On August 14, 2018, a section of the Morandi Bridge that linked the Sampierdarena and Cornigliano districts in Genoa, Italy, collapsed during a torrential rainstorm, sending about 35 cars and three trucks down into the Polcevera river. The cause of the collapse isn’t entirely clear, but it appears that four of the bridge stays had corroded through and failed explosively, possibly set off by a lightning strike. Like many such structural accidents, it came as an almost complete surprise and sparked a political scandal about the state of the infrastructure in Europe.
However, a recent study indicated that the signs of impending collapse were there if it had been possible to see them beforehand. And now it is possible to see those signs after scientists from NASA discovered it is possible to monitor the safety of bridges using satellite radar imaging. Using 15 years of orbital radar images of the Morandi Bridge, the researchers were able to detect signs of warping that preceded its collapse in 2018. According to the NASA researchers, the new technique allows engineers to study an entire bridge in real time rather than relying on the much more limited localized data coming from sensors.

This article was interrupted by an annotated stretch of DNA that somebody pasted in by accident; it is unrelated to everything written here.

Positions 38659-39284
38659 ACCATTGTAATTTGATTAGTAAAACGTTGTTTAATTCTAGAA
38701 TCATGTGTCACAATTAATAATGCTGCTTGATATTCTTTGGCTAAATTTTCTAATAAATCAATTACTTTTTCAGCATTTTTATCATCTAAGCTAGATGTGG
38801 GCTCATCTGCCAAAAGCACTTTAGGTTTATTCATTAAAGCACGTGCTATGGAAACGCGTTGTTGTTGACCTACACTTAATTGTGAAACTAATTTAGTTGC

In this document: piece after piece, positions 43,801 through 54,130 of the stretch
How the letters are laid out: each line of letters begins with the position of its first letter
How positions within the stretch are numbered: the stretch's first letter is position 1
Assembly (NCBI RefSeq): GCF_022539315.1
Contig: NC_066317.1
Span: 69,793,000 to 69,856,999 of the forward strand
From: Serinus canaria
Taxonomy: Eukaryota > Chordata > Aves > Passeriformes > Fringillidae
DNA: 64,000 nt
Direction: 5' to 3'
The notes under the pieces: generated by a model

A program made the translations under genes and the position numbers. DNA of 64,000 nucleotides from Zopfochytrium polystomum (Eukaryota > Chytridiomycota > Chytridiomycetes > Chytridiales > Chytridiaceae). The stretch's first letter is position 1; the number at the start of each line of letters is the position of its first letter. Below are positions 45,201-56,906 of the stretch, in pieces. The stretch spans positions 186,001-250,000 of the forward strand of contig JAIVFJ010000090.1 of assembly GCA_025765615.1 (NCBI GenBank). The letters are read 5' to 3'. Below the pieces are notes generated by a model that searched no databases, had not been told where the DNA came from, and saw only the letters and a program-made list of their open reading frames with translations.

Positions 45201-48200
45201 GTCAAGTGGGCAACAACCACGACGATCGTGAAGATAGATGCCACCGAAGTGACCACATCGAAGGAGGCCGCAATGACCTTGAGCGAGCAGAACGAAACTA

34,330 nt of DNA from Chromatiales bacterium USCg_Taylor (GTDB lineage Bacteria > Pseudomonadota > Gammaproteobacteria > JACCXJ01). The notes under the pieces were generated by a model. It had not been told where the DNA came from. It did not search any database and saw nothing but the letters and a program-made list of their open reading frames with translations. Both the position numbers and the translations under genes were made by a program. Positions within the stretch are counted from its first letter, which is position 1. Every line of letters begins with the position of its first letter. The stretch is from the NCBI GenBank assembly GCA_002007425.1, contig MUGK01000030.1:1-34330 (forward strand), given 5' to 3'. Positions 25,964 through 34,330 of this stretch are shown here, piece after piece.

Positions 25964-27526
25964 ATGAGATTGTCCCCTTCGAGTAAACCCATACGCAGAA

In addition to above-ground structures, satellite monitoring can keep an eye on underground works by measuring the shift in buildings on the surface. As of now, the technique is being considered for use in Britain to monitor road and railway networks.